A large majority of commissioning leaders believe clinical priorities would lose out to political priorities if lead responsibility for NHS services was handed to health and wellbeing boards, an exclusive HSJ survey has found.

  • More than half of CCG leaders surveyed fear quality of health services would be damaged by new HWB role
  • Respondents cite ‘risk of local political interference’
  • Concerns raised that GPs would leave CCGs in large numbers
  • CCG barometer survey: interactive graphics

HSJ’s latest CCG barometer, carried out with law firm Capsticks, asked commissioners what they believed would be the effect of the policy, which has been floated by the Labour Party. More than half of the 80 senior CCG leaders who responded said it was likely or very likely the quality of health services would be damaged.

More than four in five thought it would result in NHS health budgets being transferred to fund social care services, and more than half thought they would be used for other council funded services.

More than 90 per cent of respondents were chairs or accountable officers; the remainder held other governing body positions.

Their responses suggest there would be substantial instability in commissioning leadership if Labour pursued the policy. Nearly two-thirds said they would personally give up their CCG roles, while 84 per cent said some of their CCGs’ GP leaders would leave.

Labour has described its policy in different ways over the last year. Its health manifesto, released earlier this month, said that: “[HWBs] will be supported to become a vehicle for system leadership.”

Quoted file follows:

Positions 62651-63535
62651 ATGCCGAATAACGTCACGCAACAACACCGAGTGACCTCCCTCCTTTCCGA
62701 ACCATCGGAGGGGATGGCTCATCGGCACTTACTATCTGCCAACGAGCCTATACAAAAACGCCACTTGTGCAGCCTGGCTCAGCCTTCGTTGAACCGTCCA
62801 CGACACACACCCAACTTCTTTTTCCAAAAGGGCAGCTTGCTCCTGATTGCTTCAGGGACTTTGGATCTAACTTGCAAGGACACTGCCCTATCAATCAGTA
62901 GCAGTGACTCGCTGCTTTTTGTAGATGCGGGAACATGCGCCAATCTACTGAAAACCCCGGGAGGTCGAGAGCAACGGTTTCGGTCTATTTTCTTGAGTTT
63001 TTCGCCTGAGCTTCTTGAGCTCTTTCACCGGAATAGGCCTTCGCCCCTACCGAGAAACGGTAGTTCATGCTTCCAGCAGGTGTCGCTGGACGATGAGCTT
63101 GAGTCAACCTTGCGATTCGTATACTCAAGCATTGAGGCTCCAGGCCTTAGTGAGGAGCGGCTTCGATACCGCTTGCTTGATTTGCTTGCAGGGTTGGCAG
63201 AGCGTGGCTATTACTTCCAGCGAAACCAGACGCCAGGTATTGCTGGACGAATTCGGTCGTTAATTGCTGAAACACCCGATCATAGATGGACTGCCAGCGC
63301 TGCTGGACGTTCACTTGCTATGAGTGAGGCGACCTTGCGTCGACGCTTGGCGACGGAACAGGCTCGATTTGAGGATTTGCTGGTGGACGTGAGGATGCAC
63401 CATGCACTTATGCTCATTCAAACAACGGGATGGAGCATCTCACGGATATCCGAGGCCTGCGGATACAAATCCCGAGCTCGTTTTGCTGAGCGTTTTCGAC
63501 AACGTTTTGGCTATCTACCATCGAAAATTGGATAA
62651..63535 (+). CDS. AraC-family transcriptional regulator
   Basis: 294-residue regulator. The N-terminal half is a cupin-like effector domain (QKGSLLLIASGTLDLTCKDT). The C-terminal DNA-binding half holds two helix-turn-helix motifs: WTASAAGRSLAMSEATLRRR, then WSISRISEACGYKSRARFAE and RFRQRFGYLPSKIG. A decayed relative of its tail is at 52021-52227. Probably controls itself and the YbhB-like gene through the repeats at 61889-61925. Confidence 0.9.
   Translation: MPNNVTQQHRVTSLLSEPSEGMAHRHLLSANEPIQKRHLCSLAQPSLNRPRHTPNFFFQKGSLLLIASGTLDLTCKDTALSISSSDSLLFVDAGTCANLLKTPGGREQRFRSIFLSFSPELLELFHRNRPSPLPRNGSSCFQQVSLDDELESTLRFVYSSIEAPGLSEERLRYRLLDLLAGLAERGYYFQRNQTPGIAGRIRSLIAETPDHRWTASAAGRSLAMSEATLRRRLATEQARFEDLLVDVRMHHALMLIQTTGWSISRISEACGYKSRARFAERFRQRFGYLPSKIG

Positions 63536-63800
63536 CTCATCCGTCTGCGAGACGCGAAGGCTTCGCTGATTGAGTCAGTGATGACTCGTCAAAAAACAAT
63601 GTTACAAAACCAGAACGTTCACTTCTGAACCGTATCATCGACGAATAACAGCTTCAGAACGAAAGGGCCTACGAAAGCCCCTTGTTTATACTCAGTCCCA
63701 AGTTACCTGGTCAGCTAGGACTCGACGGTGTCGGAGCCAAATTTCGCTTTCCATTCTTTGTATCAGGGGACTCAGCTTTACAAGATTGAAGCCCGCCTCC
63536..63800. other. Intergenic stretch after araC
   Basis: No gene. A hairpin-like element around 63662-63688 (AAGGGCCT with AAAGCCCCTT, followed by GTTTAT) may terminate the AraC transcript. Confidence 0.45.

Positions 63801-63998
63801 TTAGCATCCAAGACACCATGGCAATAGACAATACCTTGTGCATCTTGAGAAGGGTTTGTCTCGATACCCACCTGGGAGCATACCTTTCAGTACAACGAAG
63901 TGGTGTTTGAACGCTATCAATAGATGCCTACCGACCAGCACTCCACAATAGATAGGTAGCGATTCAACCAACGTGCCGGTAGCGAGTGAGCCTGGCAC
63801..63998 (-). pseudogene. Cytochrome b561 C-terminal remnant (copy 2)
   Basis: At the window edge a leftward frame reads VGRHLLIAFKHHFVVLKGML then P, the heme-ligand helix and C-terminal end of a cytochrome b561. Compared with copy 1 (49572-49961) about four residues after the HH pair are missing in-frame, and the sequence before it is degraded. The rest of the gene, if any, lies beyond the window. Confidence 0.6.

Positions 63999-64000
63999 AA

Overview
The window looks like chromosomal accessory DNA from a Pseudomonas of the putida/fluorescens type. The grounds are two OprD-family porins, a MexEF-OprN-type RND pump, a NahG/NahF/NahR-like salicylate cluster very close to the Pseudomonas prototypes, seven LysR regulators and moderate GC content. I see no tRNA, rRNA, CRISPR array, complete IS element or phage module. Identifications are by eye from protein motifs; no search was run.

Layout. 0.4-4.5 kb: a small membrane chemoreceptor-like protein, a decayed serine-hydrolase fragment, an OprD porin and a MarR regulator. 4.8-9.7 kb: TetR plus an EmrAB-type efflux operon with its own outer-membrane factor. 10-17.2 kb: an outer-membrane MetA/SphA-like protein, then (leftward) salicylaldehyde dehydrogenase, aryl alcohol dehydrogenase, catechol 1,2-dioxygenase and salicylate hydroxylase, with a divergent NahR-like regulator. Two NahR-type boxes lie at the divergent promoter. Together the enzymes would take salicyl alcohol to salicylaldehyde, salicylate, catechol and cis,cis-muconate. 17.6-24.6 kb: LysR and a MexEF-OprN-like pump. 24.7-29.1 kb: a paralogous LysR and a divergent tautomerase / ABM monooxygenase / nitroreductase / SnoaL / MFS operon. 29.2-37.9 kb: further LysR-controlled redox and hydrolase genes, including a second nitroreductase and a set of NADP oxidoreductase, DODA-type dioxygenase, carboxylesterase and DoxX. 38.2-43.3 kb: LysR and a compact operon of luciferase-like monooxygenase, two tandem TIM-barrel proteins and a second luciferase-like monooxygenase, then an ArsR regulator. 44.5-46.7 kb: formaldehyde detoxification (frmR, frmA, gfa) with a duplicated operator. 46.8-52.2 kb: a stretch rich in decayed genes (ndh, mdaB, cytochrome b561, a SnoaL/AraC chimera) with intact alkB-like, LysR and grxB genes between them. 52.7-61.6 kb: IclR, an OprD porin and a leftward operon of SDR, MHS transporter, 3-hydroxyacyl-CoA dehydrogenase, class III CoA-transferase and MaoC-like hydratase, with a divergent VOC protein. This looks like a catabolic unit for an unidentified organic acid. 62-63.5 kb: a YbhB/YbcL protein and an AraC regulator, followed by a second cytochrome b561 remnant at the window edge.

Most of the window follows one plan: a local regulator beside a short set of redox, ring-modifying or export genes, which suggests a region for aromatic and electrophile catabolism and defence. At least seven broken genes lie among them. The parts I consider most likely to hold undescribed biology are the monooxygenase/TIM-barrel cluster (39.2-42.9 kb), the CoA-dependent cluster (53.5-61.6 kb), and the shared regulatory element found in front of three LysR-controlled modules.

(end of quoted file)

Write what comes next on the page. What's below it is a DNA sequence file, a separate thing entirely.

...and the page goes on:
Ballot box

One CCG leader said giving more power to HWBs could lead to “commissioning for votes, not health”

However, shadow health secretary Andy Burnham told HSJ in October that he envisaged HWBs “signing off proposals” on health, while CCGs could act “as an executive” for them.

Responding to the survey, one CCG leader warned that the “risk of local political interference” could lead to “commissioning for votes, not health”.

Others expressed concern about possible “clinical disengagement” and the “loss of capacity and capability from the commissioning system”.

One said: “It is possible and would be very beneficial that CCGs and HWBs would become more closely aligned in our area… Our experience is that GPs and politicians can work very well together. Labour’s suggestion of a merely advisory role for CCGs, however, is ill judged and could be very damaging.”


Helen Hirst, chief officer for Bradford City and Bradford Districts CCGs, said she would be “really concerned” if GPs left CCGs in large numbers, “having invested so much over the last three years into clinical capability and capacity”.

“The job to be done won’t change… The need for that clinical leadership won’t go away, even if CCGs become advisory,” she added.

“The need for clinical leadership is just as important, if not more so,  in delivery. You don’t just need clinical leadership to make the decision; you need clinical leadership to transact the decision [and] for change management.”

A Labour spokesman said: “We would bring together budgets, commissioners and providers to integrate care at a local level. This also means accountable HWBs acting as a vehicle for system leadership.”